Destiny: Rise of Iron – Beautiful but Flawed

Destiny: Rise of Iron
Reviewed On
PlayStation 4
Available For

Hey all I’m back with a look at the latest Destiny content update, Rise of Iron! It’s time to see what changed…

Plot: Look I’d really like to say that Rise of Iron fixes all the problems Destiny has in terms of story, but that’d be a flat out lie. It doesn’t fix any of them, we still have no clue what’s going on with any of the characters we met in the original story missions and while our time spent in the Dreadnaught during the Taken King were a step towards making something out of nothing, Rise of Iron is merely another different angle of a story we have no clue about.

destinyriseoneWe also get nothing from Cayde, arguably the saving grace of Taken King’s story. This is a crying shame, but given how Bungie has handled Destiny I can’t say I’m too surprised. Unfortunately the story is the least of Bungie’s mistakes with their “shared-world” shooter.

Gameplay: I won’t lie and say playing Destiny isn’t fun. It is very fun, for a short time while you complete the story missions. I don’t do competitive, and while the Crucible is a great way of extending player’s time spent on Destiny, it isn’t remotely balanced compared to other FPS games. I don’t envy my newest colleague Marion with her attempt to get into the competitive Destiny scene. Destiny has way too many different gun variant permutations to get any semblance of “balance.”

destinyrisetwoHowever enjoyable the story missions are, the rest of the gameplay that opens up after said missions is very flawed. There are a few things Bungie got right with RoI. They made Gjallarhorn, the most useful and desired Exotic in Year 1, easily attainable by everyone. There are a couple other Exotic weapon quests as well with the Kvostov being a great callback to the starter weapon everybody gets in the very first level and Thorn, a pain in the rear as usual to acquire and deal with. That’s pretty much all Bungie got right with Destiny’s newest endgame experience, with every other decision they made removing what Taken King improved on.

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They made the Light Level grind ridiculously intense in terms of time investment compared to TTK, with players spending a good 30 hours at minimum raising their light level from 320-365. Compared to TTK where it was ridiculously easy to raise one’s light level by just doing Court of Oryx for a few hours, a “public” activity that got huge amounts of traffic in the first few weeks of the game.

destinyrisethreeThe Archon’s Forge is Rise of Iron’s version of Court of Oryx and it does everything wrong. It’s in a highly inconvenient location that removes 85 percent of the player population going to it, and with the way Destiny has always handled the shared areas in their Patrol modes it means that you can go a good half hour without ever seeing another player enter the zone on a good day, and hours on a bad day.

That single issue is beyond stupid in terms of game design and that isn’t even all of the issues with the Archon’s Forge. They removed the ability to acquire multiple activation items for the Forge, and if you fail, said item is lost. Compared to the ability to carry multiple tiers of activation “keys” from the easiest to hardest events in the Court of Oryx and the ability to carry multiple of each of those items, these changes prove that Bungie has once again shot themselves in the foot.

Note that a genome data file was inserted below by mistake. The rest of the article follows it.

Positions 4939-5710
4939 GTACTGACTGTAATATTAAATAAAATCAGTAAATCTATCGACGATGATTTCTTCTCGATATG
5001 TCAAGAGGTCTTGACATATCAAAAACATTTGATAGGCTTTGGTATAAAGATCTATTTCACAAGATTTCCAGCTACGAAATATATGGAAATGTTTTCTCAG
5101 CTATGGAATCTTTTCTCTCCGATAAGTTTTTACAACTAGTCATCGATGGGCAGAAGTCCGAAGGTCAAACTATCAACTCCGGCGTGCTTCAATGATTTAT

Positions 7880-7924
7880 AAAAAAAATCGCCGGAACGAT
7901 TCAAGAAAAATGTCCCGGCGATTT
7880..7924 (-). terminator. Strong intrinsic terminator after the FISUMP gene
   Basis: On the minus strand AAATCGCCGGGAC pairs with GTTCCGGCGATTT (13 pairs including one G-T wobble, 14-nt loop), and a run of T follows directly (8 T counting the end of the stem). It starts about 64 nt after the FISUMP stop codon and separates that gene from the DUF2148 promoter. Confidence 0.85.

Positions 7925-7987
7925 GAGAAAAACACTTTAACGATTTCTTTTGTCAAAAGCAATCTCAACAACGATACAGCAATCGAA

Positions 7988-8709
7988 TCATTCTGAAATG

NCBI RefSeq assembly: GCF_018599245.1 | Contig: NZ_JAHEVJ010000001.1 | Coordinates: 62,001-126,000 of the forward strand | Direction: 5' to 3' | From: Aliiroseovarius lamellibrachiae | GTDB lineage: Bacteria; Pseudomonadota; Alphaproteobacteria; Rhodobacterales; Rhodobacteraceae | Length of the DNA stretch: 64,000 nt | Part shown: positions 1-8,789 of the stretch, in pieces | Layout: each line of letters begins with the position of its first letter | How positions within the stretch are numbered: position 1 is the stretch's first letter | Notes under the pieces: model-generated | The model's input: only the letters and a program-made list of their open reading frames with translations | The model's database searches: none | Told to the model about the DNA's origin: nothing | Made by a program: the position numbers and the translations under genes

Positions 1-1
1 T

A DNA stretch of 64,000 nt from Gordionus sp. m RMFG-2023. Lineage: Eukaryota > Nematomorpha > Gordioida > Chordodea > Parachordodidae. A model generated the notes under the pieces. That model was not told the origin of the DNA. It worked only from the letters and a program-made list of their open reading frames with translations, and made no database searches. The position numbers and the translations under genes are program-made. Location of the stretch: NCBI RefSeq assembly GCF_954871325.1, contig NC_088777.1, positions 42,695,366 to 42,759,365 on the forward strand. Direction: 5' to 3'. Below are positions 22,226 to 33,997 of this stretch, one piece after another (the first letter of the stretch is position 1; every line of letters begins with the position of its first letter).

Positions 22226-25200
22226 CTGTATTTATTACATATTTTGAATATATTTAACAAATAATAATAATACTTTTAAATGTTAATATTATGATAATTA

destinyrisefourI could go on and on with all the various issues that Bungie has made with this latest content “expansion,” from the change of a critical hit zone from the head to the throat in an enemy we’ve been dealing with since the first level of the original game; to the fact that less than 24 hours after launching the hardest “activity” it was finished with half the number of intended players. All of these issues make up the end game of Destiny, which any MMO player will tell you is where the game truly starts.

This isn’t a good sign for the game in general and makes me worry about whether we’ll see Destiny 2 in the promised first few months of 2017. Frankly at this point I’ll be surprised to see Destiny 2 any time prior to September 2017, and it probably won’t fix any of the issues that I’ve had with Destiny since it launched in 2014.

destinyrisefiveArt: The art at least is beautiful as usual, and I’d have given Rise of Iron a perfect score in this aspect if it weren’t for the fact that the frame-rate drops into the teens during the Raid, despite Bungie ditching the previous generation of consoles for this latest “expansion” to prevent just such an occurrence.

Music: The music is okay, but frankly compared to past Bungie masterpieces in the Halo series, Destiny falls flat over all. Granted that they fired, for whatever reason, their musical genius Marty O’Donnell before the original game launched so I’ve never held high regard for their music since the initial launch.

destinyrisesevenOverall: If you want to play a flawed game, Rise of Iron is a relatively cheap expansion to Destiny’s content, but it might just be worth it to wait and see if they can fix their numerous issues with the sequel next year.

For those who like: Destiny, Grinding the Same Content for Days, Fun Gameplay for the First Forty or so Hours.

Not for those who don’t like: Any of the above, or frustrating design choices that takes away everything that was improved on in The Taken King.

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